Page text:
• AP

    Azerbaijan: a study in self-deception.

    1. The song, both the melody and the lyrics, were purchased with government petrodollars from a group of Swedes. Millions were spent to enlist foreign choreographers (notably of Beyonce). What exactly is Azeri about all this? Finding someone to sing the meaningless words (expats none the less)? Or the Turkish flag being waved at the grand finale? A few years back, Azerbaijan’s participant Arash was a non-Azeri.

    2. Armenia has written its OWN melodies and its OWN lyrics every single year it has participated. Azerbaijan has done exactly the opposite each time.

    3. Azerbaijan, a hereditary military dictatorship kept afloat by oil revenue, is not a democracy. It is hence fundamentally non-European.

  • I wonder if this issue of Arash not being Azerbaijani could extend to, say, Emmy’s backing dancers being Greek? Or the fact that one of the songs in the running for Armenia’s entry this year was composted by a Turk? Anyhow, two things. Other acts have entered with non-nationals in the past and secondly, Eurovision has ALWAYS been (controversially) about money in recent years.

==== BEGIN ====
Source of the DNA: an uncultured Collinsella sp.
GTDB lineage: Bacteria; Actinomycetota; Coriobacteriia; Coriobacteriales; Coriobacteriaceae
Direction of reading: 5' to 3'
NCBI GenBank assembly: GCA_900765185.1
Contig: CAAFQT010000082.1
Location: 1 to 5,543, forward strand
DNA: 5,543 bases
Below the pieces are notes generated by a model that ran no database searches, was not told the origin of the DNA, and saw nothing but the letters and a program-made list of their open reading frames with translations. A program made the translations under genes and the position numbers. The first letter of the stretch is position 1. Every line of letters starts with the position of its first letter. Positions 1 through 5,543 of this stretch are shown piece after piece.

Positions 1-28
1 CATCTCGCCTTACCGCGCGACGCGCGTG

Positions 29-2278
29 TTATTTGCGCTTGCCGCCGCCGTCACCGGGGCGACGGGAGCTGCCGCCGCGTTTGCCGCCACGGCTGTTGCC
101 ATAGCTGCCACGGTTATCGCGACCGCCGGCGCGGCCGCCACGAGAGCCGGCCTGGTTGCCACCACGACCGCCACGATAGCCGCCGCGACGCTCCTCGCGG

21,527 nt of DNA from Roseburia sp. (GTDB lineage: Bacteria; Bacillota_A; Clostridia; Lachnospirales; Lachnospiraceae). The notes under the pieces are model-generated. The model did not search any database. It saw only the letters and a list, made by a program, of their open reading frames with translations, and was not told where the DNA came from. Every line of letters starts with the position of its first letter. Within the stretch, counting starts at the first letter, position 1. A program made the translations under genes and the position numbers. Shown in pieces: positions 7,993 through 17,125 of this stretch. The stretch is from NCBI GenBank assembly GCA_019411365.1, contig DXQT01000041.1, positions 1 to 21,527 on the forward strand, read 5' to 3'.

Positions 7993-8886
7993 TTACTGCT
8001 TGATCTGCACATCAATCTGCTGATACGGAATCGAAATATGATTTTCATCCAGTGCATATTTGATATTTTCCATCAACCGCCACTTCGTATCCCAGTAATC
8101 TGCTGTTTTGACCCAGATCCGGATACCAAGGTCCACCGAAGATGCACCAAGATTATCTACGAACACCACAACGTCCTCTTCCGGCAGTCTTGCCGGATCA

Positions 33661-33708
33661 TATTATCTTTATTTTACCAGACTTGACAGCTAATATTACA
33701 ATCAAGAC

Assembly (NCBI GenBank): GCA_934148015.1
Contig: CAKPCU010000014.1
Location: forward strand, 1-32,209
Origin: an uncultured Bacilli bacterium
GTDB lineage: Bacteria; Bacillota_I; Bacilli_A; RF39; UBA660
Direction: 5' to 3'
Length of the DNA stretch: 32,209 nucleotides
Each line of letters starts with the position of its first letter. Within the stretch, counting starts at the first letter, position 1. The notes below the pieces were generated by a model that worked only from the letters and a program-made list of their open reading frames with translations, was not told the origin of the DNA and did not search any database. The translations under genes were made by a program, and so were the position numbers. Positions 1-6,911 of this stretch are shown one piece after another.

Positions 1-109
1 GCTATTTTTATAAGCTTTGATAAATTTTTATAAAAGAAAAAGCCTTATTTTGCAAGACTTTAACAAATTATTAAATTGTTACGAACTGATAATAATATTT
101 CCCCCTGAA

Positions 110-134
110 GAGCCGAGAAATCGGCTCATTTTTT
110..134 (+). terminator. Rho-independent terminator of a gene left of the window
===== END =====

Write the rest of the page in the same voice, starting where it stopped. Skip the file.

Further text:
Meanwhile, I personally hope that Eurovision in Baku next year can result in some positive changes in various areas in Azerbaijan. I also hope that Armenia will compete in the competition, using the occasion to really represent what Eurovision was always meant to be about — bringing nations together rather than keeping them apart. So far a muted reaction to the victory here has given way to many of those who are commenting to support participation than not.

  • Pingback: Caucasus: The Year in Review · Global Voices()